YD’s top 10 entries from the #renderweekly razor challenge

If you’re an industrial designer who hasn’t heard of Render Weekly, stop everything you’re doing and head down to their website to have a look at the community of designers and render-artists who come together week after week to showcase their talents in modeling and rendering. The idea is simple. Render Weekly suggests a product every week, and you have a week to upload your work on Instagram with the hashtag #renderweekly. The best designs get picked and showcased on Render Weekly’s Instagram account, and their modelers/renderers get immense designer street-cred.

The prompt for Week 45 was Razor. Pretty open ended if you ask me. Designers were required to design as well as model and render out their razor concepts and the results ranged from sleek and minimal, to chunky and masculine. Some designs even redefined the razor as we knew it. Among hundreds of entries, we picked our favorite ten based on their concept, choice of material, CMF, and lighting!

Credits: Render Weekly

Jake Lee’s Z-Razor is simple, beautiful, and looks like it would be an absolute pleasure to hold and use. The stainless steel body comes with its share of curves and a nice weighted design that looks like it would feel great to grip. The blade has an innovative docking mechanism too, and can be easily ejected with a simple click of a button.

Jonathan Welch’s razor is as simple as they get. Made entirely from metal, and with an incredibly slim body, Welch’s razor wouldn’t be as grippy as Jake’s Z-Razor, but it does look incredibly desirable, and even features a rotating razor-head that lets you maneuver the blade easily across your jaw.

This razor designed by Kevin Klöcker actually champions portability. It features a swiveling razor-head that rotates 90° to vertically align with the handle, allowing the razor to become as thin as a pencil, allowing it to slip easily into toiletry bags or your luggage compartments without occupying any space. When you need to shave, open the razor out into its ‘T’ shaped format and the razor clicks back in place, holding its shape until you press a button on the back to close the razor down to its slim ‘I’ shaped form.

Seoul-based Hyunsol Park decided to channel a leManoosh vibe with his use of form, close-up renders, and a design language that’s universally appealing. The razor also features a weighted flat base that allows it to stand vertically when not in use, and a rather interesting silicone neck that connects the razor to the handle, allowing the razor-head to flex ever so gently to follow the contours of your face as you shave.

Another champion of portability, the Pill razor by Jeffrey Lee is a completely different concept. Designed to be a vertically oriented electric trimmer, the Pill slides easily into pockets and backpacks, letting you carry it around just as easily as you would a pen. Pop its magnetic cap off and the Pill begins working. Hold the mesh against your stubble and the Pill trims your beard, giving you a neat, clean shave. Pop the cap on and voila, the Pill turns off! The area below the razor not only serves as a handle but also houses the AA battery that runs the razor.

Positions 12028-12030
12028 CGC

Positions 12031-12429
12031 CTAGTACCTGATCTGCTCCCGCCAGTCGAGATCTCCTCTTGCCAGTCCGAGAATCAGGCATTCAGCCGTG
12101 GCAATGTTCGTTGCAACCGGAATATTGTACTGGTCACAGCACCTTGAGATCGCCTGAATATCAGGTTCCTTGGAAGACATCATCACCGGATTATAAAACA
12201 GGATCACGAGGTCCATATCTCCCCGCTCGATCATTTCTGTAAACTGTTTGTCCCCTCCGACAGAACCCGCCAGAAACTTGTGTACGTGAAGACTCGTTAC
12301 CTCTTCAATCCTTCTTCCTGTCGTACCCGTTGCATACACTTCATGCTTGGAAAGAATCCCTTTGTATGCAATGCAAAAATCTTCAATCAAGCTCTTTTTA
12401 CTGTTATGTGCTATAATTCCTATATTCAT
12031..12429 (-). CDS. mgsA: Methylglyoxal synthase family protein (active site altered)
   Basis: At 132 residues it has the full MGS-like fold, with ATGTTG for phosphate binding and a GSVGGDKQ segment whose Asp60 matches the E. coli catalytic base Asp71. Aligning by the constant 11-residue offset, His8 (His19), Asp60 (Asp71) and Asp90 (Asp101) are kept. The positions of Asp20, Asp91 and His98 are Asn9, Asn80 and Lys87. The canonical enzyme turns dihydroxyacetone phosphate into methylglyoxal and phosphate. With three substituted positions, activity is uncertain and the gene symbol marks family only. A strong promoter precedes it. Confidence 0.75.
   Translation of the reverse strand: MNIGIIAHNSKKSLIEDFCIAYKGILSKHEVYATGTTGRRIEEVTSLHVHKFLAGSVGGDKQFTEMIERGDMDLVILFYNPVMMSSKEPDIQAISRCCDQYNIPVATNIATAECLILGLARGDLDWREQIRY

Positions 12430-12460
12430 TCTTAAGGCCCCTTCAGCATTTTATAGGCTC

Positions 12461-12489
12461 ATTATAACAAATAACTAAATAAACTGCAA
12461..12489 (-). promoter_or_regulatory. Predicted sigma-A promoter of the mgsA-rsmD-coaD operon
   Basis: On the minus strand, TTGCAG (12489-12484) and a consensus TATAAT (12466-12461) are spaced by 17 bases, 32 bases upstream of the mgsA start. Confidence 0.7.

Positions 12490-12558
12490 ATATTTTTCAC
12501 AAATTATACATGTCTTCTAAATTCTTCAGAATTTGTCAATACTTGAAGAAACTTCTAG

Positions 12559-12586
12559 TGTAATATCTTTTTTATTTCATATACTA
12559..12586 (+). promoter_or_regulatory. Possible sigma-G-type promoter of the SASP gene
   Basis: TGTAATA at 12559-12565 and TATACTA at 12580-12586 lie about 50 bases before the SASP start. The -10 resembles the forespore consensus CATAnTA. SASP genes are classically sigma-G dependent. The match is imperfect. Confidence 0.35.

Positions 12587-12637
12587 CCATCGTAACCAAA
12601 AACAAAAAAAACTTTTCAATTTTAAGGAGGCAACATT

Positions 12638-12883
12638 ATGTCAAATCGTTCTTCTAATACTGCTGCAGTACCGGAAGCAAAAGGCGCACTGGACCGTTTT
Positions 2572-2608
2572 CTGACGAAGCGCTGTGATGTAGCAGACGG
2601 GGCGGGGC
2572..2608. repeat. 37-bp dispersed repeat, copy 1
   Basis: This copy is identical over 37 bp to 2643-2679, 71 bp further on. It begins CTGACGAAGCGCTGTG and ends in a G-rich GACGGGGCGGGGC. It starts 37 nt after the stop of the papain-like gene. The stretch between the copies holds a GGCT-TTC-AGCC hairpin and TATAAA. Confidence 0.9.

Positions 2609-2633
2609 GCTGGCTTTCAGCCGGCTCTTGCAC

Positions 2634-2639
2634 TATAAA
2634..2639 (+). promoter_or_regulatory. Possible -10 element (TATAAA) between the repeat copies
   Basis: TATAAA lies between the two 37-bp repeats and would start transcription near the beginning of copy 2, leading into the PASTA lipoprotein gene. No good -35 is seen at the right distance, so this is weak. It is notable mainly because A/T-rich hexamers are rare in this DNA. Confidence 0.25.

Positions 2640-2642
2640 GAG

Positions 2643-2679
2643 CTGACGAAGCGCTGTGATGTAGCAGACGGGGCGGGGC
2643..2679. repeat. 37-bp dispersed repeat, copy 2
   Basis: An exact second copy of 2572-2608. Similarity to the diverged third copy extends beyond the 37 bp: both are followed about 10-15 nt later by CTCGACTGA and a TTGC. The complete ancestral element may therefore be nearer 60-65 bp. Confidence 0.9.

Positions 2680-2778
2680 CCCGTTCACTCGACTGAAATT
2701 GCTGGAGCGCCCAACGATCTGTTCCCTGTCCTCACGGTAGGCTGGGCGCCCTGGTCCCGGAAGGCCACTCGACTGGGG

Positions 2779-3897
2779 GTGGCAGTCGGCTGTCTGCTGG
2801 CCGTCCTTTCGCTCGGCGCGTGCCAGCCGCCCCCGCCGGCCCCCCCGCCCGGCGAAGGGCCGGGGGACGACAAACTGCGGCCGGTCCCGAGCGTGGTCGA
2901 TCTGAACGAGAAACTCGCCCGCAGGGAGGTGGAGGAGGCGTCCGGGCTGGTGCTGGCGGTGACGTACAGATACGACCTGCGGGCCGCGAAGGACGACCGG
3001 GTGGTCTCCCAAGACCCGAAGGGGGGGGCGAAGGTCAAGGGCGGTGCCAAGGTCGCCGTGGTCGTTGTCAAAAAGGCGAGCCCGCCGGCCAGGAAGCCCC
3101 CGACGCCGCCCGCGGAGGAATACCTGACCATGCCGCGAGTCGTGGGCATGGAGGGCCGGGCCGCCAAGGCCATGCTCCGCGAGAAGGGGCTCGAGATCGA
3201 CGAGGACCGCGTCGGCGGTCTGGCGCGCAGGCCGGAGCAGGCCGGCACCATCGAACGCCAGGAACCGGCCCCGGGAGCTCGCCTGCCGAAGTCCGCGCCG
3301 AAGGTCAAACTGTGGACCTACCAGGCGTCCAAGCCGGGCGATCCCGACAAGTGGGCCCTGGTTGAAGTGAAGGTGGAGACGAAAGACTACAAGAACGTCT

Max Syme’s brass razor looks retro but also reliable. There’s a certain masculine comfort in the way Syme’s razor looks. Does it have something to do with its robust looking Y shape? I don’t know. The razor is made from solid brass, features a slightly distressed look for that macho touch, and comes with a knurled handle that’s great to hold onto as you run the razor across your jawline.

Dave Joseph’s razor features a Y frame too, but captures a completely different spirit. Warm, inviting, and friendly, Dave’s razor design features a plastic body that’s absolutely rendered to perfection. The material, its roughness, self-reflections, and color are simply spectacular. Modeled with TSplines in Fusion and rendered in Keyshot.

One of the few straight razors to get submitted in this challenge, Mehmet Ergul’s razor design features a hollow, hub-less rotating hinge, and a beautifully organic texture on the handle that stands out against the blade’s angular, geometric design. The hollow hinge forms a great concave rest for your thumb as you shave, and here’s a little secret. Ergul used a dope displacement map to render that handle texture!

Dustin Low’s razor stands out as one of the most detaild looking razors of the lot. Overcomplicated, but in a good way, Low’s razor design explores a lot of things. Form, proportion, material, textures, transparency, and their ultimate effect on aesthetics. Low’s even created a pretty awesome looking timelapse of the modeling process in Autodesk Fusion 360!

Last, but definitely not the least, Dennis Johann Mueller’s razor concept lets this round-up article end on a complete high. Compact, and definitely a product you’d want to try to use at least once, Mueller’s razor ditches the handle for a thimble. The razor literally mounts on your fingertip, allowing you to shave in a way that feels a little more natural because you’re running your fingertip down your jaw, rather than maneuvering a handle. I imagine this is how the Black Panther shaves too. Mueller calls his concept the RZR, which is such a perfect name because it’s just as compact and compressed as the concept design itself!